Tree lovers like Liz and I will travel great distances to see hardwoods, softwoods, evergreens, and conifers in their prime. We have visited the oldest red and white pines in Itasca State Park in northern Minnesota, birthplace of the Mississippi River. We have sweated under live oaks near Flannery O’Connor’s childhood home in Savannah, photographed an old gingko at the Minnesota Landscape Arboretum in Chaska, and attended a community gathering celebrating the life and death of a 333-year-old Burr Oak near the Franklin Avenue bridge in Minneapolis. On a trip to New Mexico, I stood under the Lawrence tree painted by Georgia O’Keeffe at Kiowa Ranch. In Georgia, my mother and I talked family history under a ginkgo by the Old Government House that was planted in 1791 in commemoration of a visit by George Washington.


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Saw, Minneapolis, Minnesota, photo © 2012 by QuoinMonkey. All rights reserved.


Trees are important to the spiritual aspect of our lives. I can’t imagine a world without trees. Today we celebrate the longest night of the year, Winter Solstice. Tuesday we will celebrate Christmas. The blue spruce in our living room leaves an empty space in the garden. Though wistful when she fell, I am joyful that she gleams from our living room window at the darkest time of year. And that her summer-dried bark will be kindling for next winter‘s Solstice fire.


Home grown tree

Home Grown Tree, Droid Shots, Minneapolis,
Minnesota,photo © 2012 by Liz Schultz.
All rights reserved.


-posted on red Ravine, Winter Solstice, December 21st, 2012

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Mr. Stripeypants wraps his feline body, a curled half moon in front of the space heater. Liz is still sleeping. Out on the deck, the bear chimes I purchased in Ely last July ripple with the wind. The sky is dark. It’s 50 degrees. Later in the day, the wind will pick up, the air will drop into the twenties. November darkness refuels my passion for the Arts. It’s a chance to reflect, to take stock of my life. Not the long term dreams and goals I harnessed as a twenty-year-old. But the smiling clerk in the grocery line at Byerly’s, lunch alone at Como Park, the smile in my lover’s eyes — minutes that end up creating years. I am grateful for each moment.

I used to dread change. I thought it meant the loss of loved ones, the fleeing of love, abandonment. Now I welcome what is fresh and new, the unplanned. Change means I don’t have to cling to what I have lost. Change means I don’t have to stay stuck where I am — emotionally, spiritually, physically. Change means I am willing to face the future. Change means I don’t have to like something or someone to accept them, or forgive. Change means the body breaks down, the mind remains stubborn, the heart swells with appreciation. Change. I am grateful for change.

Thank you to family, friends, readers, teachers, patrons of the Arts. Because of you, my life feels rich and full. Happy Thanksgiving.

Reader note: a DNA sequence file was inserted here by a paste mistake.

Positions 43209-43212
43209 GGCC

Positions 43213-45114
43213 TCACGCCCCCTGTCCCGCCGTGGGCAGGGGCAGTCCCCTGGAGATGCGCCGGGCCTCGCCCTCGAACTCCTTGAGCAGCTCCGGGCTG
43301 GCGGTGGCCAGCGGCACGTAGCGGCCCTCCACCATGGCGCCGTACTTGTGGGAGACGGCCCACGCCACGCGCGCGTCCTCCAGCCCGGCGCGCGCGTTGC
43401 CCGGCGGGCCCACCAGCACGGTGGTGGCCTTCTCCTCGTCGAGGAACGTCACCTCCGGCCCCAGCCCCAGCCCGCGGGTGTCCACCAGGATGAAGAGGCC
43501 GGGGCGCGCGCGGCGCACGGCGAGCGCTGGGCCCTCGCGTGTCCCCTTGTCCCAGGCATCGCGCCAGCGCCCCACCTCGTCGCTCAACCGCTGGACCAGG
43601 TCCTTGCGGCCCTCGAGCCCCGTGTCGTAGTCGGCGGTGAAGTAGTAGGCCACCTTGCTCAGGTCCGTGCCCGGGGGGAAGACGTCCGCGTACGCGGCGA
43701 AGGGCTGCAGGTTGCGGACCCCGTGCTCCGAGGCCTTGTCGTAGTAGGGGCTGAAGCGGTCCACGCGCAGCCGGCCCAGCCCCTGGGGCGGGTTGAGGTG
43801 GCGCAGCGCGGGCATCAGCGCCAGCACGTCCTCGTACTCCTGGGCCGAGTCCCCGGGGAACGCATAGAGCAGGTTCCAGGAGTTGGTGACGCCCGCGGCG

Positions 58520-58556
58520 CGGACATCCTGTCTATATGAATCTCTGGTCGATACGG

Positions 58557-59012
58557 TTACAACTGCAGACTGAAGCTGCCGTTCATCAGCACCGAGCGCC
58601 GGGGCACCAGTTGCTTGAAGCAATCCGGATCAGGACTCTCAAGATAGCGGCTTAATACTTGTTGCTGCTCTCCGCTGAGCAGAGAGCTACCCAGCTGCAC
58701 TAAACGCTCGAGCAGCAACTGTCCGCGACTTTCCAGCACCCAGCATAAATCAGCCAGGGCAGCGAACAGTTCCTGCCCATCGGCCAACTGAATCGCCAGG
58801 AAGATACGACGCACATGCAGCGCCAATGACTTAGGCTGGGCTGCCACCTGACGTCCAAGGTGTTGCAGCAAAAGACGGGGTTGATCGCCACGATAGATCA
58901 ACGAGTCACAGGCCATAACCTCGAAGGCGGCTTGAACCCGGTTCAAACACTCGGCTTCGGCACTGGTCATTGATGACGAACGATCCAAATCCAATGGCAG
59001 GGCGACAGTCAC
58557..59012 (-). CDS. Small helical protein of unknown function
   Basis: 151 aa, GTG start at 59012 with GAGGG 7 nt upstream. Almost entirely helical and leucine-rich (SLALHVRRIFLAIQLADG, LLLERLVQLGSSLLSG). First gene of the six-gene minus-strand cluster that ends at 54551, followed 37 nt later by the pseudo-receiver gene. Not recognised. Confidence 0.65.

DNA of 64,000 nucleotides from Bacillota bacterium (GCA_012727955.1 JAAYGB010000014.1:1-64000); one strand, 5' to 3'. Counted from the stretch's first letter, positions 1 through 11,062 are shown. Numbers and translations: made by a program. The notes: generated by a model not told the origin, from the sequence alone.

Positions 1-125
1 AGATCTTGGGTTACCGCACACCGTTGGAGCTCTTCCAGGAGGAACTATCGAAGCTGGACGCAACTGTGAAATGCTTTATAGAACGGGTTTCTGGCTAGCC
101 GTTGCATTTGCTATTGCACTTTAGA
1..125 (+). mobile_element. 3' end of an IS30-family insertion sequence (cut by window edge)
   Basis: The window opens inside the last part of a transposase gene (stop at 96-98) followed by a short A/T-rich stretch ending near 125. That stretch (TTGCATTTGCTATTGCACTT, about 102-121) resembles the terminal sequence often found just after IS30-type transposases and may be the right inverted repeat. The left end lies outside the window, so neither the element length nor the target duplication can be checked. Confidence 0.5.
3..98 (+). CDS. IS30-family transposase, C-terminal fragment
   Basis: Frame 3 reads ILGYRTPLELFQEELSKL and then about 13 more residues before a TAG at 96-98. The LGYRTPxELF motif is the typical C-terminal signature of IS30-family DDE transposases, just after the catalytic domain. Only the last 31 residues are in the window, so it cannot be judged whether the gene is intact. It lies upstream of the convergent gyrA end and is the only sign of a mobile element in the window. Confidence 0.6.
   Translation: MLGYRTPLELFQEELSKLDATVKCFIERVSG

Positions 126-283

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Gratitude Writing Practice 2012


A is for altitude, the steady climb before the peregrine’s dive. B, let me not be brittle, but open to the opportunities life has to offer. C is for centered, concrete, creative, cushion. D, that last cool drink of water from a mountain stream. E, grateful for all the Elizabeths in my life. F will always be for family and friendships, for those who have stuck with me, even when I hit my bottom. G, gratitude, gratitude, gratitude. So much to be thankful for. H reminds me not to hurry. Slow down. Watch for the edges. Hypocrisy, emerald hedges, the hollow bone. I, irresistible words. Letters, dots, dashes, the incurable love affair with language. J is for justice, judges, journey work. The realization that I can’t control what is just and fair. Acceptance of the slow turn of arbitration. Solomon. Did he have it right? K is for the keys to the passage, low island reef at high tide. Keystone, quoin, foundation, groundwork. L for the lionhearted, those with courage, grace under pressure, the fearless who inspire me. M, morgue, decay, melodrama, the things we leave behind. Laurie Anderson reminded me, it is in times of death that we experience the most intense feelings of love. Anyway, N is for nesting, nudging noxious thoughts away, purging what is not useful to living a full-hearted life. O, owing a debt of gratitude to those who serve humanity. Out-of-the-way places where I can be my true self, unmasked, unafraid of a face-to-face with my own shortcomings. P is for play, paper, Mr. StripeyPants, Kiev, parables forming nuggets of truth. Q, there are Questions, there can never be too many questions. Quandaries, crossroads, quagmires, quests. A call to action. R, rest, solitude, unconnected, unavailable, alone. Remember, reverberate, don’t be too rigid. S, steady, slow, steadfast. Grant me the serenity. Sugar, shug. T, the topple of empires built on shifting sands. Trounced by the tough and true-hearted. U is for unburden, unbroken, unbound. Underdog, under the weather, underestimated. V, vivacious, high-spirited, don’t play your cards so close to the vest. W, the winsome and wise do not dismiss what is wistful and wintry. A windfall comes your way. X is for seeing through the xenophobic, just in the nick of time. Y, yearning for solitude, receiving a yen, unwilling to be the yes woman, corralling the yowling, howling courage of my youth. Z, life is a zigzag of faithful moments laced with bad decisions, and wretched zaniness. A short walk through zoological gardens of wonder, a long conversation. Listen. Listen.


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-related to posts: Gratitude Mandala — Giving Thanks, This Thanksgiving Weekend, Make A Gratitude Journal, A Simple Gratitude List, gratitude haiku (orange), The ABC’s Of A Prosperous 2008 – Gratitude, Feelin’ Down For The Holidays? Make A Gratitude List

-posted on red Ravine, Thanksgiving Day, November 22nd, 2012